Tiptoe outside the South to ski and soak up a neighboring culture.
Taos, New Mexico, feels like a comfortable Navajo blanket, wrapping you with coziness and color. Pueblos with their sandy hues.
Warmth despite the snow on the ground and majestic mountains as a backdrop. Crackling fires in kiva fireplaces and smoke billowing
This town, which sits on a mesa at the base of the Sangre de Cristo Mountains, magically speaks to the soul. This isn’t Santa Fe, the neighbor less than two hours down the way, the tourist mecca with the flashy arts scene and chic clientele. There’s no rat race here. It’s tranquil, laid-back, and low-key. American Indian culture blends with Spanish and Anglo, embracing you and providing a weekend of discovery and a step outside your everyday zone. Get ready to slow down and enjoy. This is the place to do it.
Itinerary? This isn’t that kind of weekend. You can get lost in Taos―and we mean that literally. One local explains, “Here in Taos, we don’t really believe in addresses.” So while you lose yourself, try to find our list of favorites at your own pace.
You’ll see the well-known chain motels, but if you want to experience the best, splurge and stay at El Monte Sagrado. Decorative pillows covered in chunks of turquoise. Ironwork modeled after Anasazi corn and branches. Sandstone walls. Escape. Choose from 84 rooms, casitas, or suites. Rates start at $279. www.elmontesagrado.com or 1-800-828-8267.
Time stands still in the multistoried buildings of the Taos Pueblo, continuously inhabited for more than 1,000 years. Many
members of the tribe live here with no running water or electricity. Taste their homemade bread; see them make pottery, jewelry,
and other crafts (and buy some to take home); and tour the pueblo.
Tip: Check the Web site before visiting. The pueblo closes often for religious purposes. www.taospueblo.com or (575) 758-1028.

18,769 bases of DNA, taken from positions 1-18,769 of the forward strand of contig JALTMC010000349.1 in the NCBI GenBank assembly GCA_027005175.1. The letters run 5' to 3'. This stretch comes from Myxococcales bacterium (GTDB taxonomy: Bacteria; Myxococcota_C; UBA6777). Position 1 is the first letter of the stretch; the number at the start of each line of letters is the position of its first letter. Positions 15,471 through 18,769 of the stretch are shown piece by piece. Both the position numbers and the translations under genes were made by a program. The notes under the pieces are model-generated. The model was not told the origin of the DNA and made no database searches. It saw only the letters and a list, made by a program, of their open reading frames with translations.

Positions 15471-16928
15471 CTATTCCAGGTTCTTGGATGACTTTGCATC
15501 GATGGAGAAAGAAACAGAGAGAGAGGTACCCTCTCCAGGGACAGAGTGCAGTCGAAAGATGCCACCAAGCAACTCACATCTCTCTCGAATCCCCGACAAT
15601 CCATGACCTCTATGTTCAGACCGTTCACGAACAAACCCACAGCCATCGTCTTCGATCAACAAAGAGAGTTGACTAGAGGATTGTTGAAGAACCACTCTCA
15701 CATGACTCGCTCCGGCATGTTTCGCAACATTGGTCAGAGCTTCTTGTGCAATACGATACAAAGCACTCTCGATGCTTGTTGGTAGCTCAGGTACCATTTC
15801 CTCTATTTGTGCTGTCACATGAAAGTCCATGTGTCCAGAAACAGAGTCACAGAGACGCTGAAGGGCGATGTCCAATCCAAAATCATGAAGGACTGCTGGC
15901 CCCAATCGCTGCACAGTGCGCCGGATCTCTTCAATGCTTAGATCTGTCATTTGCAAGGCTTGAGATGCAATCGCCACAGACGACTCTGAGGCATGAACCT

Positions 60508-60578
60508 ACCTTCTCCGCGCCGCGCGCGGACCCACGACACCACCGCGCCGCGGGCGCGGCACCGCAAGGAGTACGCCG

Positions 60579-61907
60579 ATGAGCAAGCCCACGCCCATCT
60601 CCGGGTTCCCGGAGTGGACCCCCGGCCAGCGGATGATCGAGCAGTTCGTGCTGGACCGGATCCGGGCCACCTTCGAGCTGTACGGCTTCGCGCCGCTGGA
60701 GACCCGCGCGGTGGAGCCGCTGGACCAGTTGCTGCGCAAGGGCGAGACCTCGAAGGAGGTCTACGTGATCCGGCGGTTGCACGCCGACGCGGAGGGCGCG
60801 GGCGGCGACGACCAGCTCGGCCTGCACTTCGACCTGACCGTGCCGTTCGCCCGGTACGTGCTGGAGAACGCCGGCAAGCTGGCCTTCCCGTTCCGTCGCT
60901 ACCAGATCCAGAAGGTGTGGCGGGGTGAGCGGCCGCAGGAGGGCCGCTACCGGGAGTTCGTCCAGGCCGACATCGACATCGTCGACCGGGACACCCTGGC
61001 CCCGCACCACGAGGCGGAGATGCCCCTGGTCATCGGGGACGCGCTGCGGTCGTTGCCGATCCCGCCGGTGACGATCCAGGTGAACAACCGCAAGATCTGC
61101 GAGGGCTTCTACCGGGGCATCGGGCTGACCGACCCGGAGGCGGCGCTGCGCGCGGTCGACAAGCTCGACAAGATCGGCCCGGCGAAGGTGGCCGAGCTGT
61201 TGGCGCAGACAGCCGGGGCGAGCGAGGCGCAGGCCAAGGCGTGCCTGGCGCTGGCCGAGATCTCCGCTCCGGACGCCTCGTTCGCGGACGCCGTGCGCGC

San Francisco de Asis (St. Francis of Assisi) Church is one of the most photographed churches in New Mexico. Ansel Adams used it as a source of inspiration. Stop in for a quiet moment. (575) 758-2754.
Built around the art collection of the gallery’s namesake, the Millicent Rogers Museum is dedicated to the culture of the
American Indian, Hispanic, and Euro-American people of the Southwest. You’ll find a stunning collection of jewelry, textiles,
sculpture, pottery, and more. www.millicentrogers.org or (575) 758-2462.
At the Inger Jirby Gallery & Sculpture Garden, her bold paintings cover the walls, a feast for the eyes. www.jirby.com or 1-866-758-7333.
For breakfast, dine at Taos Diner, a local’s spot we uncovered by accident. The Charles breakfast burrito (with bacon, eggs, tomato, and feta cheese) or Copper
John’s Eggs (with green chiles and cheese) will satisfy you through the day. A must: the homemade biscuits. www.taosdiner.com or (575) 758-2374.
Our favorite for lunch is Graham’s Grille, a modern little spot in the heart of town. Start with the rich and creamy corn-and-crab chowder. www.grahamstaos.com or (575) 751-1350.
On the historic Taos Plaza in the Hotel la Fonda de Taos, Joseph’s Table rivals some of the best restaurants in the country and is a priority for an evening meal. www.josephstable.com or (575) 751-4512.
Another great dinner spot, De la Tierra at El Monte Sagrado is not only known for its amazing cuisine, but also for its architecture. www.elmontesagrado.com or (575) 737-9855.
For selection (but few bargains), head to the Taos Plaza, a circle of shops and restaurants, for souvenirs and locally made silver jewelry. Find the deals at the Casa del Sol Gift Shop (down the road from the heart of town). Then drive through the town of Arroyo Seco for precious boutiques and funky galleries.
Include the Rio Grande Gorge Bridge on your list. The steel structure overlooks the steep walls of this 600-foot-deep canyon. On a windy day, you can feel the bridge sway.
Greta Garbo and Robert Redford got to The Adobe Bar at Taos Inn before you. But it’s still the local pick for a drink and live music. They don’t call it the “living room of Taos” for nothing. www.adobebar.com or 1-888-518-8267.
This is the spot in New Mexico to go downhill skiing―it usually has the best snow in the state. Last year, the Taos Ski Valley
allowed snowboarding for the first time. That was a heck of a big deal. The slopes close in early April; ski packages are
Take a ski break and grab some authentic Bavarian chow at The Bavarian Lodge & Restaurant. Skiers can plan mornings to ski the base of the Kachina chairlift around noon, arriving in perfect time for lunch. www.thebavarian.net or (575) 776-8020.